County Lines: Just the facts
County lines refers to illegal drugs being moved across the country.
The drugs usually cross local authority boundaries. Young people and children as young as eight are often used to transport the drugs and anyone can be affected, regardless of background or gender.
The ‘county line’ is the mobile phone line used to take orders.
Criminal groups see young or vulnerable people as easy targets to exploit. They might begin to entice young people into their group by offering them gifts, such as money or drugs, in return for small ‘favours’ such as ‘keeping watch’. This can then move on to bigger and more dangerous favours such as keeping hold of illegal items like drugs or weapons.
Some young people might initially feel like respected members of these gangs, when they are actually being controlled and intimidated by them.
Gangs keep young people involved by making them feel as though they are trapped. This can be very frightening. The young person can think they have no way out and might be threatened with or subjected to physical and sexual abuse.
The gangs may also threaten harm to a person’s friends and family, or make them think that they owe them money and force them to work to pay off the debt.
County lines gangs are known to be very dangerous; some may threaten and attack rival gang members to try and remove them from the area. A large number of stabbings and acid attacks are committed by those involved with county lines.
How will I know someone is being exploited?
You might notice they:
- Have unexplained injuries such as cuts or bruises that they do not want to talk about
- Have an unexplained amount of money or other expensive items
- Increase their use of drugs or alcohol
- Go missing from home or become absent from school without an explanation
- Have a new, previously unknown group of friends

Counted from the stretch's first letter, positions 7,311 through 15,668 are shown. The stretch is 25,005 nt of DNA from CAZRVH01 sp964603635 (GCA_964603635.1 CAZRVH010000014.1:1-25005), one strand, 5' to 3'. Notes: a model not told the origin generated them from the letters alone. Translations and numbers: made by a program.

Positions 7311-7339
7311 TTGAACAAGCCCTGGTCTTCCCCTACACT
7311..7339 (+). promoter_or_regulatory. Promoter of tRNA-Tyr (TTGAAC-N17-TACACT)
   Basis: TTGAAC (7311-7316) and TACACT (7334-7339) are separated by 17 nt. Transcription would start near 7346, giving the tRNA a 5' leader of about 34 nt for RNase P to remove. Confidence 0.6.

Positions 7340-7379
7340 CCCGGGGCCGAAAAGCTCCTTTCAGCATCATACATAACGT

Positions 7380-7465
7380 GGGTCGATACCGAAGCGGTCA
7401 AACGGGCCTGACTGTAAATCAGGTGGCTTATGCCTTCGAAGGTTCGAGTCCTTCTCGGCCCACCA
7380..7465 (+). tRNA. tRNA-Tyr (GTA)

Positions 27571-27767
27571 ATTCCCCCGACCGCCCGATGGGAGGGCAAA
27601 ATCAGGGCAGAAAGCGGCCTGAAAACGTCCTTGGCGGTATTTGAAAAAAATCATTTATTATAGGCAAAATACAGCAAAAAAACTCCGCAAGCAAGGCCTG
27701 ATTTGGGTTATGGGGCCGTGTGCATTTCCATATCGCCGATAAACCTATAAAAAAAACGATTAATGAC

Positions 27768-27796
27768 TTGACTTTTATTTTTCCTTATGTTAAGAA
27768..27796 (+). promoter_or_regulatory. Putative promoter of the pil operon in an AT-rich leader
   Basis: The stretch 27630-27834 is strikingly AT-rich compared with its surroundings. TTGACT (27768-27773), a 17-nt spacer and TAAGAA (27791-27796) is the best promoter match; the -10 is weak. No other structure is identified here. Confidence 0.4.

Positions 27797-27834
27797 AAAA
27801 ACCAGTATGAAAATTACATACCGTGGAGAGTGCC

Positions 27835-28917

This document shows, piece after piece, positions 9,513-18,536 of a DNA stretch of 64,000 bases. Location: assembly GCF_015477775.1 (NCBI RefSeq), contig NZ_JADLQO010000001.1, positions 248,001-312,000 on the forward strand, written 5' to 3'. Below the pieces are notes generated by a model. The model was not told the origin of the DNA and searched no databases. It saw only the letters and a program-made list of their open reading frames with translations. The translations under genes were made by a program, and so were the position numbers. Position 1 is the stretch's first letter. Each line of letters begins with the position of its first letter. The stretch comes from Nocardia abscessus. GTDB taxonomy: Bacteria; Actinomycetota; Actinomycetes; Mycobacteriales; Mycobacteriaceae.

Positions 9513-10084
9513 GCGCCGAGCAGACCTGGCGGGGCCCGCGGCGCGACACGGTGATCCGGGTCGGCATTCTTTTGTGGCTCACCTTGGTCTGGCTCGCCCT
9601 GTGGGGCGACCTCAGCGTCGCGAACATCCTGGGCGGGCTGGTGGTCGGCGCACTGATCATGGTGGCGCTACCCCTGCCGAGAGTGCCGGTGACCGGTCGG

- Become anxious if they cannot access or answer their phone
- Have more than one mobile phone. A phone used for selling or moving drugs might be referred to as a ‘trap line’ or ‘burner’
What should I do if I think I, or someone I know, might be being exploited by criminals?
Visit Fearless.org to report exploitation 100% anonymously. This means that no one will know who has reported the crime and the young person being exploited will not be treated as a criminal.
If you think a young person you know could be in immediate danger call 999, or if you have non-urgent information to share with the police, contact Crimestoppers on 0800 555 111.
Glossary of terms used by individuals associated with county lines
- Trapping – transporting or selling drugs.
- Going country – the act of moving drugs to a rural area outside of a city, this job is often given to exploited young people who carry the risks of moving the drugs. This might also be shortened to “going cunch” or “gone cunch”.
- Cuckooing – taking over the house or property of a young or vulnerable person for the purpose of selling and/or manufacturing drugs such as crack cocaine.
- Trap house – a house from which drugs are sold or manufactured. This can also be known as a “bando”.
- Trap line – a phone from which drugs are sold, often carried by the young person being exploited.
- Shotter – a drug dealer
How to get help
If you have any more questions on this area or would like to speak to somebody about this topic, have a look at the links or search for your local services in the blue box below. Alternatively you can always contact your school nurse.
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Find out what services are available to you in your area. Remember your school nurse is always there to give you confidential help and support.